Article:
RECENT ARTICLES
    COMMUNITY CALENDAR
    BUSINESS DIRECTORY
    CLASSIFIED ADS
    PRESS RELEASES
    ARTICLE ARCHIVE
    HOME DELIVERY SUBSCRIPTION
    CONTACT US
    HOME
   
    PONY POSTAL CENTER
    REMEMBER WHEN ANTIQUES
    HAGERSTOWN AUCTIONS
   


 
 

Article Archive >> Autumn Tourism

Smithsburg--Part of Shadrack's Lot

Smithsburg--Part of Shadrack's Lot

Smithsburg is where farming and orchards are in abundant. A settlement may have existed in the area as early as 1787. However, according to records, small-town living in this rural community dates back to 1813. Originally known as "part of Shadrack's lot", Smithsburg's founder, Christopher Smith, bought this piece of land. In 1846, the town was incorporated.
Smithsburg grew with traditional rural character--a commercial core anchoring a compact residential community with churches. By the middle of the century, Smithsburg was thriving with taverns, blacksmiths, tailors, wagon shops, and dozens of houses.
Farmers moved into the area because of the rich, fertile soil. The town's agricultural role has lessened, however, farming and orchards are still an important function in the area.
By 1873, the Western Maryland Railroad connected the Washington County area to Baltimore. It also connected to Smithsburg, contributing to rapid changes in the character of the town. Later, when the Cumberland Valley Line connected to the Norfolk and Western in nearby Hagerstown, vast additional markets opened from New England to the Gulf Coast.
The railroad not only brought prosperity to Smithsburg and its surrounding areas, it also produced similar opportunities for the developing areas in the west, providing cheap Midwestern grain into the eastern markets--creating potential trouble for little towns such as Smithsburg. Thank goodness for peaches. When it was found that these delicious beauties grow well on the South Mountain slopes... catastrophe setbacks were avoided. The profitable growth that had started with the arrival of the railroad, continued, and in the 1930s, Smithsburg became the banking and trade center for the fruit growers of the region.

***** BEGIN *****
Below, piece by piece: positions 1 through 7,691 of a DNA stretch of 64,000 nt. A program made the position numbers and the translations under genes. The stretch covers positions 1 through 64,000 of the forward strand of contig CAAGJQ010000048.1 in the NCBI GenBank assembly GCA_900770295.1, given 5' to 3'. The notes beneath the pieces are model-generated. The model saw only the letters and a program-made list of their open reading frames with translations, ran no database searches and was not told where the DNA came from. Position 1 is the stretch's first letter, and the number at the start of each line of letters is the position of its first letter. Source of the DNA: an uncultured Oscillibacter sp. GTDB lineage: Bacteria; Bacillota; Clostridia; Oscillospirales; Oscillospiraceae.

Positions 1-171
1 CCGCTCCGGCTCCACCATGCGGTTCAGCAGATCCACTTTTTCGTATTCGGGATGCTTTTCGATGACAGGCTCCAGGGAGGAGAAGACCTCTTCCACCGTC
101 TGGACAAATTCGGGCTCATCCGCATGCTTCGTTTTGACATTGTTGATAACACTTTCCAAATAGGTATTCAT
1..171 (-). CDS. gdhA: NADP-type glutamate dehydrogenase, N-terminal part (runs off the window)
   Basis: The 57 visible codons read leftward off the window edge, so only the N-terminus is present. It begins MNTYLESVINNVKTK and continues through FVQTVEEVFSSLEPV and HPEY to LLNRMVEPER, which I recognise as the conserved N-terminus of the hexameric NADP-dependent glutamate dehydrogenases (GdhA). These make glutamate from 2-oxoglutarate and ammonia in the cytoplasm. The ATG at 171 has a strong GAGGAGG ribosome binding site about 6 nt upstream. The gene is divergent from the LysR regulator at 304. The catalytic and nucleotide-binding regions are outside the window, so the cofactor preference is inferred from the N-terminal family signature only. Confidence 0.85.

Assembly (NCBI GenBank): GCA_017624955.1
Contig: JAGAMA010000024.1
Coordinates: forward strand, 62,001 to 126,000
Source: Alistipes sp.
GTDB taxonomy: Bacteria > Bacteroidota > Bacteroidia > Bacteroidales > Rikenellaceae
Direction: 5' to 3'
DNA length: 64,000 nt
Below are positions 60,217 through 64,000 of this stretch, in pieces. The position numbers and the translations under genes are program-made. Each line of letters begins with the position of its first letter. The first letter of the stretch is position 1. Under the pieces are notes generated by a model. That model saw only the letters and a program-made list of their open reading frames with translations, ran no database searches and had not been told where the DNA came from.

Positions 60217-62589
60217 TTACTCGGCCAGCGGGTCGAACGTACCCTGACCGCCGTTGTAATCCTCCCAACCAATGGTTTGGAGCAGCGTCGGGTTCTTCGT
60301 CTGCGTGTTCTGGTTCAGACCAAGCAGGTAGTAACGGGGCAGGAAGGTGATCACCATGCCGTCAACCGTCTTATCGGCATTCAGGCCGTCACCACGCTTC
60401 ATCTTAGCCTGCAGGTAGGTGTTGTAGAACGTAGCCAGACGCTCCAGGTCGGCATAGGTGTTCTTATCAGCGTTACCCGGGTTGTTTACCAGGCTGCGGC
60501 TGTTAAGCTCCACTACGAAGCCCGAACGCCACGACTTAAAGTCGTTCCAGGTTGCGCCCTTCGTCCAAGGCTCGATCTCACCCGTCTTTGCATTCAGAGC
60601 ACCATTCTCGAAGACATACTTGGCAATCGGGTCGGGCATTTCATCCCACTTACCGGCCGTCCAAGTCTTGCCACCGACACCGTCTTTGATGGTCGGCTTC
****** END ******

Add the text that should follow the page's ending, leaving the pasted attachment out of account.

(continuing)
Unlike some of its surrounding small towns, Smithsburg played a minor role in the Civil War. Residents of the town helped care for the wounded Confederate soldiers after the battles of South Mountain and Antietam.
After World War II, business in the town center declined as the population found a new mobility and competition from Hagerstown-based commercial centers increased. Businesses moved to the regional shopping centers, leaving downtown buildings vacant or under-utilized.
At the end of the 20th century, new and improved roadway access across South Mountain to the employment centers in the Washington-Baltimore metropolitan area fueled interest in the development of residential properties in Smithsburg. Just about everyone is now looking to get away from living in the city. Even though this has significantly increased the town's size and population, the "old town" of Smithsburg retained much of its original architectural quality.
The town welcomes its history and celebrates by putting on "Smithsburg Pride Days" every year. Whether you live in Smithsburg or not, the friendly townspeople welcome one and all to its celebration featuring family activities, unique crafts, delicious foods and live entertainment as well as taking part in a 5-K run, parade, civil war reenactment, and children's games.

Printable version

<< back to Articles on Autumn Tourism
<< back to All Articles